Looking beyond code

Code is one way you can make it in the digital world. However, you can also pursue other things. You can be a writer, social media manager or something else.

I’ve always wondered what else I could try other than coding, now that I knew it was possible to do anything in the digital world regardless of your qualifications or anything. I love technology and I pursued that passion. I’ve decided to try writing about technology, so here I am now, a member of the Techzim team.


Now don’t be fooled that all you need is passion. It’s going to take hard work, dedication and lots of practice. The point of me telling you my story is to show to you that YES even a Zimbabwean can do what may seem to be only possible in well-developed countries. Nowadays, it’s a whole lot easier than it was as we now have public WiFi hotspots that even offer free internet.

Am I the only person with such a story? No, that’s why we at Techzim are starting a new series which will show more stories of ordinary people like me doing things that may seem ‘impossible’, extraordinary or simply ordinary but proving that it is possible. I also encourage you to share your story and document your journey because it may be what someone is waiting to hear to give them hope and inspiration.

We still don’t have a name for the series so please leave a suggestion down below in the comments section. Thanks.

UPDATE: It’s been 2 years since I shared this and a lot has happened since then. Click the following link to read about what my experience has been like at Techzim as of 2019.

You can follow my journey and interact with me here: InstagramTwitter, Web developer’s blog and portfolio site.

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36 thoughts on “My journey as a self-taught coder in Zimbabwe

  1. Awesome article. I also am a self taught coder. Now running a business in Zim that developes custom geographic information systems mostly for Zim, Lesotho and Botswana governments. The business is now 7 years old. Best way to learn coding is start by learning how to write algorithms. Mobile apps and websites arent going to br around for long..they are just derivatives of programming. All i have is 4 points Zimsec A Levels! ???

    1. That’s great man. Keep expanding the business. Passion is more important than your high school passes. I hope more people learn from you

    2. I witnessed you rise Seige & you speak the truth!!!

      @TechZim, these are the tech articles that i like, please do more!

      1. Oh, no doubt @Webmaster that the web as a connected platform is here to stay. Web apps are limited in lifespan, is what I’m saying, and are already on their way out. If you follow trends like virtual and augmented reality you’ll perceive that web-interactivity in the near future will not be through web-sites or web-apps. Consider Googles recent announcement that they are no longer “mobile First” but “AI first” in terms of their development approach. Also consider Facebook big spend towards VR/AR, because they know the Facebook of the near future is not going to be through their app or web-site.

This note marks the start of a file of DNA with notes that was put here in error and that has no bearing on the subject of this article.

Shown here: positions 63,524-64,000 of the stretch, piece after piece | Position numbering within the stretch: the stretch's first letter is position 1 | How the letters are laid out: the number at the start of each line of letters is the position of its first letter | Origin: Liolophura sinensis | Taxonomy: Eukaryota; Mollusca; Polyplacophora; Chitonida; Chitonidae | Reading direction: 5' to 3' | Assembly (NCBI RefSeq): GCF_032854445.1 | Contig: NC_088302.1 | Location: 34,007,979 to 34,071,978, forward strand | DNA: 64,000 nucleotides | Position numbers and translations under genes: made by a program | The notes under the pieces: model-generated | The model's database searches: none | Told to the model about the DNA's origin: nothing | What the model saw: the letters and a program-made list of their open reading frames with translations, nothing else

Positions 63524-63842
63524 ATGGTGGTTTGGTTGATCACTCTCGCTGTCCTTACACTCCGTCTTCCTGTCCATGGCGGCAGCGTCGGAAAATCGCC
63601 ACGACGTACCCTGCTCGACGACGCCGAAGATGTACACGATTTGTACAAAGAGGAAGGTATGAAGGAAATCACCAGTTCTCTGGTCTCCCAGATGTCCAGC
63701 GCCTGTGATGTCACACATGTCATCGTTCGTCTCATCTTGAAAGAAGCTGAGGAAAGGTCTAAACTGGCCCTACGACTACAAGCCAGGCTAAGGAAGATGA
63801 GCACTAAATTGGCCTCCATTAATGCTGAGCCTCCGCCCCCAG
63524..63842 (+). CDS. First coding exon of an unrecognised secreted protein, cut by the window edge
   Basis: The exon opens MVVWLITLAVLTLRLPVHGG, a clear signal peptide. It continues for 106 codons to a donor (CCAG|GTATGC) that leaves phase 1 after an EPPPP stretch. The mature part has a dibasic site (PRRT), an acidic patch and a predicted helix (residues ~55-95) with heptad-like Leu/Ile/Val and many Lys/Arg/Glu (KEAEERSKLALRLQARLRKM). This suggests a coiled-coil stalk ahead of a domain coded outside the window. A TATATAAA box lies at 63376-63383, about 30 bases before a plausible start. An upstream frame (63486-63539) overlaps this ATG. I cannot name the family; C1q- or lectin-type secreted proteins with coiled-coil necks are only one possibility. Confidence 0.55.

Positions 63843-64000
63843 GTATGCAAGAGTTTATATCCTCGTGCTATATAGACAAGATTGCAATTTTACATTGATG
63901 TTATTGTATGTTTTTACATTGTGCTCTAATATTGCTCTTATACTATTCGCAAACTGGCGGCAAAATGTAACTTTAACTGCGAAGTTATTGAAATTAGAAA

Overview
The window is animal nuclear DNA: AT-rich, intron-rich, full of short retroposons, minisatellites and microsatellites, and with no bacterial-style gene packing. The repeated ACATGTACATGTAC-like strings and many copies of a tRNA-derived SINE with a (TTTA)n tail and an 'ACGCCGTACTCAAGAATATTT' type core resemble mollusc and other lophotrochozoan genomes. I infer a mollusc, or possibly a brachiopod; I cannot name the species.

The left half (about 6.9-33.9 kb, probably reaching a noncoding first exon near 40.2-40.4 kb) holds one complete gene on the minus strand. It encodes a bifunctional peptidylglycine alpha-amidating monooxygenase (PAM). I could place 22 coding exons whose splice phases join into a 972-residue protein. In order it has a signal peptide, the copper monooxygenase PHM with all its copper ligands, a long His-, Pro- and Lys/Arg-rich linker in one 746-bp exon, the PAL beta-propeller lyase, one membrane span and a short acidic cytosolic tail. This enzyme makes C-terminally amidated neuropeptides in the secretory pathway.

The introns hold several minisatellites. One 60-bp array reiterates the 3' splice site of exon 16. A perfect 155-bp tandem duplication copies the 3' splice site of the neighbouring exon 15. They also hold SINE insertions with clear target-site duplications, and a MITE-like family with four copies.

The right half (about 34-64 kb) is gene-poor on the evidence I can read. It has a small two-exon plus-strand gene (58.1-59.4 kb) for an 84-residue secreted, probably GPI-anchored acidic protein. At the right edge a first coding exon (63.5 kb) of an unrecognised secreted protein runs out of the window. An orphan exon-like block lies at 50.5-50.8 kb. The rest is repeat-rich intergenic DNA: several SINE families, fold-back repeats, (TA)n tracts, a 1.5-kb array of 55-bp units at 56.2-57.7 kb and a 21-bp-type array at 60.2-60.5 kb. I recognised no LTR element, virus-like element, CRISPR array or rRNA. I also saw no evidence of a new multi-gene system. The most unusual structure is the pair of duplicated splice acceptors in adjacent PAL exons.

1. …and you know what drives AI? It’s well written Algorithms! Learn the scientific art of writing algorithms and you will the master of the tech of the future! We have so much data now that all we need is intelligent system that learn from that and do what we need them to do without requiring clicks and key-punches.

          1. Ndashaya button rekuti ‘Like’ apa. this comment needs a like! that is where we are headed AI & AR. we have to adapt as developers otherwise it is easy to be obselete. Adapt or die!

  2. Wow I am impressed, I was looking at the fees for coding just yesterday and they come to about $ 4,000 for one full year. I realy want to crack it into the digital/tech world

  3. Great article, Freecodecamp is a great way to learn how to code (
    It teaches u html, css & javascript – You also get to learn a lot of frameworks, algorithims & oop techniques using java-script

    I think anyone who manages to finish the freecodecamp has a solid foundation in programming I like the practical oriented nature of freecodecamp

    one can then go learn java/php e.t.c after having grasped JavaScript

    If you give many people who call themselves coders some of the assignments in the freecodecamp roadmap they wont be able to do them

    1. I can’t agree more it has helped me learn quite a bit, and when you get stuck the other campers help quite a bit, just learning coding from freecodecamp as a hobby for now, just reached build my portfolio which seems quite daunting, my task for tomorrow will be how to make the top stationary! Thanks for the inspiration to continue. I tried joining the Harare Freecodecamp on facebook (Haven’t been accepted as yet)

  4. Yoh man i was really impressed and motivated to a greater extent by your article , and i always followed TechZim since last when i was in form 5(and i would love to be part of it by the end of my studies if i get the Requirements ) ,